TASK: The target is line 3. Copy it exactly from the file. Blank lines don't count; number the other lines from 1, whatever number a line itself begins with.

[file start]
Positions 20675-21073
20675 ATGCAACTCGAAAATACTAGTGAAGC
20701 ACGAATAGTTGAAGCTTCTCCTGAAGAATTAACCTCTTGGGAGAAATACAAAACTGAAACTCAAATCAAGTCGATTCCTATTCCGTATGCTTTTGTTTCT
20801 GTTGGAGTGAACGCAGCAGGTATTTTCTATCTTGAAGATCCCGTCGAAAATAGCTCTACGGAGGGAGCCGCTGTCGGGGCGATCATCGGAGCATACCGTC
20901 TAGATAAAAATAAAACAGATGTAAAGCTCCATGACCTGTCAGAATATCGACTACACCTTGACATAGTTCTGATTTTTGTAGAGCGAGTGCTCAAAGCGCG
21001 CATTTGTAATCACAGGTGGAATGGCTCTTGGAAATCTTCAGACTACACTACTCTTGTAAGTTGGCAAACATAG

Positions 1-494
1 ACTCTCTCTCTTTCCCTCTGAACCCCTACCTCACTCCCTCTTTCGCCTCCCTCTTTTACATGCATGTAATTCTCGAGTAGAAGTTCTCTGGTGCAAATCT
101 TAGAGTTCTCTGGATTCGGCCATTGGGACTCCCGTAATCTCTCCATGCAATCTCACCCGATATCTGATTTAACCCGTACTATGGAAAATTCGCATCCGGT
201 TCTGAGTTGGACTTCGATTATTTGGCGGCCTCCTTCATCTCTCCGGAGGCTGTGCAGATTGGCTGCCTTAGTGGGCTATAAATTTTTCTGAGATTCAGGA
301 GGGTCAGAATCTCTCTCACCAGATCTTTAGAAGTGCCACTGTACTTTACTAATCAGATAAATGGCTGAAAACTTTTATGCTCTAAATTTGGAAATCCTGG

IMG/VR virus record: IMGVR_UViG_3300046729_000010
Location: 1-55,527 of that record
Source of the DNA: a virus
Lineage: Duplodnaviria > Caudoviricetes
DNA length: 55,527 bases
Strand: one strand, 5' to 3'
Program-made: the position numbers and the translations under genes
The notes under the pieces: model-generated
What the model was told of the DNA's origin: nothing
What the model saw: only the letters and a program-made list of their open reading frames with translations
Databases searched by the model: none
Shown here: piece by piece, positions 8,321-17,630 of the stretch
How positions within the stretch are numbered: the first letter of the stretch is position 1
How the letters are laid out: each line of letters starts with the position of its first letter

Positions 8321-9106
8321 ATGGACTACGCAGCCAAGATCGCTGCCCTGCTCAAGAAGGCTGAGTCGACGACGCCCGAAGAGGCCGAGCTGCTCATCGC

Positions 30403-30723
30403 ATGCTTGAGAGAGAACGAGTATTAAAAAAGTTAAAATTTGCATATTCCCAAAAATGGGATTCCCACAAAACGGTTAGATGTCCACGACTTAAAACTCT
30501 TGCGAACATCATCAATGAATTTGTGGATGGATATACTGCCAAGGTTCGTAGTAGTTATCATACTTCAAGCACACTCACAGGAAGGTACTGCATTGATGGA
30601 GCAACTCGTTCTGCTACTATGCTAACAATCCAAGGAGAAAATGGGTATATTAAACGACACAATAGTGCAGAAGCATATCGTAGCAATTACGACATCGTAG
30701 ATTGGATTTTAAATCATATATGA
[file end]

20701 ACGAATAGTTGAAGCTTCTCCTGAAGAATTAACCTCTTGGGAGAAATACAAAACTGAAACTCAAATCAAGTCGATTCCTATTCCGTATGCTTTTGTTTCT